The Not-So-Curious Case in Opposition to Trump’s Campaign

“I’m a journalist. I want people to be informed about events that affect them. That’s the point of my job. And if Donald Trump makes people want to engage in the American political process, well, as much as it pains me, I may just have to support some of what he’s doing.”

I wrote those sentences last October in a column called “The curious case in support of Donald Trump’s campaign.” In the piece, I argued that polls showing increased voter interest could be linked to Donald Trump’s surging political momentum.

I don’t think my argument was incorrect, but I can no longer say that the benefits of increased democratic participation are worth the costs of  Trump’s divisive rhetoric.

This is not an argument against democracy, or in favor of some kind of sanitized political process that ensures only people with squeaky clean personalities run for public office. I understand that democracy is a messy endeavor.

This is instead a call to action.

Democracy can be messy, but it can also be a powerful source of unity. In the coming months, American voters ought to use their voices to unify against  Trump and the violence, abuse and hatred he incites.

Let me list a few examples of Trump’s worrying actions.

During a televised town hall with MSNBC’s Chris Matthews on March 30, Trump said if abortions were illegal, women who get them should be punished. (He has since reversed his position, saying the doctors who performed the abortions are the ones who should be punished.)

Trump’s campaign manager, Corey Lewandowski, was arrested March 29 for allegedly grabbing a female reporter at a campaign event. Trump has threatened to take corresponding legal action, despite video released by police clearly depicting the incident.

At a Republican debate on March 10, when asked about outbreaks of violence at his rallies, Trump insinuated that protesters deserved the violence his supporters directed at them. He framed the actions of his supporters as justified.

“They have anger that is unbelievable. Unbelievable. They love this country,”  Trump said. “I see it. There is some anger. There is also some great love for the country.”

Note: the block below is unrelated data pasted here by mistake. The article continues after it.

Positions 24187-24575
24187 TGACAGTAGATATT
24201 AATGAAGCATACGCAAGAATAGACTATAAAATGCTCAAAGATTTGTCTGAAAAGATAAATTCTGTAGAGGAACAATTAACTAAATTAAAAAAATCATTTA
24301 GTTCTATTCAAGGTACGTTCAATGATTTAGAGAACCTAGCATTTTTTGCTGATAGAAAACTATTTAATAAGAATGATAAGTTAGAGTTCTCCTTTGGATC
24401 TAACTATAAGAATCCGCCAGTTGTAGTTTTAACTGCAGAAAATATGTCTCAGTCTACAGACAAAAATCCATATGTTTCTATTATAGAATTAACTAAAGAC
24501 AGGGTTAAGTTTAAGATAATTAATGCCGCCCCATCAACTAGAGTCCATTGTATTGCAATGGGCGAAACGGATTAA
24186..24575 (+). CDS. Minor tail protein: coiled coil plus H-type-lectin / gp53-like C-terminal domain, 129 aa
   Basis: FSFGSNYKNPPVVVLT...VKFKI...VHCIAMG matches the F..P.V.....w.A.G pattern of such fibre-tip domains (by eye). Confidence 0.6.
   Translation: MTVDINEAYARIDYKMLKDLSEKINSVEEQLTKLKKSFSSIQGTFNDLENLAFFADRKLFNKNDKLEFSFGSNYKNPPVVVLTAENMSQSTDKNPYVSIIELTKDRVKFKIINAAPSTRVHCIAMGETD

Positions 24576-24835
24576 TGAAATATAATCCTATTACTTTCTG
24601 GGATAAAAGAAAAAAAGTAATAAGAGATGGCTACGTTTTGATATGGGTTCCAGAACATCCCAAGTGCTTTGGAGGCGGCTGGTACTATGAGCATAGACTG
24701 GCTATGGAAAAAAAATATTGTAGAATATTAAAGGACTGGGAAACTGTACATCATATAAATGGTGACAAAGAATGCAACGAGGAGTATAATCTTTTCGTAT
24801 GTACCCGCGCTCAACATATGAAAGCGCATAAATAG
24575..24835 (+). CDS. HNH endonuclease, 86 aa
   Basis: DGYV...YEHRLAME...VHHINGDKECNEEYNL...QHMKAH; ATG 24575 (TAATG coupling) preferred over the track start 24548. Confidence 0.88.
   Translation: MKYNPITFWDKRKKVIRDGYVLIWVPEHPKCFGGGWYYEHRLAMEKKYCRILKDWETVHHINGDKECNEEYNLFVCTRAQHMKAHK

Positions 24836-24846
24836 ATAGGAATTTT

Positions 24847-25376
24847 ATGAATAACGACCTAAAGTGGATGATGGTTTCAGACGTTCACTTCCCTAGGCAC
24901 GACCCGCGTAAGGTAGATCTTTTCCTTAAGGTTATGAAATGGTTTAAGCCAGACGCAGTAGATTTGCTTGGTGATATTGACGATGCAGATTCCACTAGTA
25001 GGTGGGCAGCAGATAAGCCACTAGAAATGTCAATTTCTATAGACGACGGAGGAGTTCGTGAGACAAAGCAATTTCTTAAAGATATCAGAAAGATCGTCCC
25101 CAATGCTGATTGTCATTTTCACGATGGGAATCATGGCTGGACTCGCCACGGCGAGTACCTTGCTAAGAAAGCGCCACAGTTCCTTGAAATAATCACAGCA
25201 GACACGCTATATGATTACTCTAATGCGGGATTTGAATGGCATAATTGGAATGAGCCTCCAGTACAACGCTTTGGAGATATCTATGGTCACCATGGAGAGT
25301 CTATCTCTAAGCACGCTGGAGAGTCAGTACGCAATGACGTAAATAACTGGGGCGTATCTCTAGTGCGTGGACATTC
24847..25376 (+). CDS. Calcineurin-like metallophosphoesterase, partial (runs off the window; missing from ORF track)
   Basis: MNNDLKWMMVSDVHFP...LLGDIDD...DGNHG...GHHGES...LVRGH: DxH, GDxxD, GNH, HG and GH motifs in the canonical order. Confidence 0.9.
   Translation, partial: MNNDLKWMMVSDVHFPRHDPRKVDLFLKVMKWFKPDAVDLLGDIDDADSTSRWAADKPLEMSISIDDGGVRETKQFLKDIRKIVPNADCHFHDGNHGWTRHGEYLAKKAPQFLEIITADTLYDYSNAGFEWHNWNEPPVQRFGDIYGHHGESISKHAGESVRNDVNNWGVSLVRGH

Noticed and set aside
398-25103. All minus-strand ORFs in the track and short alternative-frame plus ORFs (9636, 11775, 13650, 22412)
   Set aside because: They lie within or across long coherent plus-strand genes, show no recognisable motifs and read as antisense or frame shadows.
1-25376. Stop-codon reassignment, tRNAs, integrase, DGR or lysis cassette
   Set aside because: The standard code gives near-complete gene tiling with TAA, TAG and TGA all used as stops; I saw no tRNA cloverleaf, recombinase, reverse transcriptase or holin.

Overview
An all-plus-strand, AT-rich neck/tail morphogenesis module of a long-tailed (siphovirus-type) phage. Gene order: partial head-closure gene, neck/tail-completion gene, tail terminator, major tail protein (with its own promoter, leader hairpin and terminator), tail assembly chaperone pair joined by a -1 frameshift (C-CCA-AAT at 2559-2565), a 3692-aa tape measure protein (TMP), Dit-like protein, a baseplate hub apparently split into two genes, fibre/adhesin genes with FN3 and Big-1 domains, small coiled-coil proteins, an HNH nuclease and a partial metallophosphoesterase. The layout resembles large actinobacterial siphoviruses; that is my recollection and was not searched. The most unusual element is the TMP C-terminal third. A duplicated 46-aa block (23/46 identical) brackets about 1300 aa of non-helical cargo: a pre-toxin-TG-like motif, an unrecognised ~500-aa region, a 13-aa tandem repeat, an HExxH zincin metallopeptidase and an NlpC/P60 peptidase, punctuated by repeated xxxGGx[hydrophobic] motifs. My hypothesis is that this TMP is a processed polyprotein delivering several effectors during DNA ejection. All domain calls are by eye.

Finally, in February, Trump refused to disavow David Duke and the Ku Klux Klan when pressed by CNN’s Jake Tapper about white supremacists’ support for Trump’s campaign. Trump later blamed his comments on “a bad earpiece.”

When a United States presidential candidate uses misogynist language, when his supporters (and even a staffer) use physical violence against people they do not like, when he waffles on whether to repudiate the support of a hate group — when his entire campaign is based on ideas that directly contradict the ideas our country was founded on — we need to take a step back and ask ourselves why he has had so much success.

Last summer, Trump seemed like a passing fad. In the fall, it seemed inevitable that he would lose steam eventually, even if he provided some intrigue along the way. Now Republicans are preparing for the fallout from what they see as his eventual nomination.

If Donald Trump is inspiring increased participation in this election cycle, at what cost does that increased participation come? I can only hope that increased numbers of voters means an increase in the effort to slow Trump’s rise.

Otherwise, I’ll have to reassess what I thought I knew about the principles of American democracy.

Morgan Christian is the Opinion editor. 

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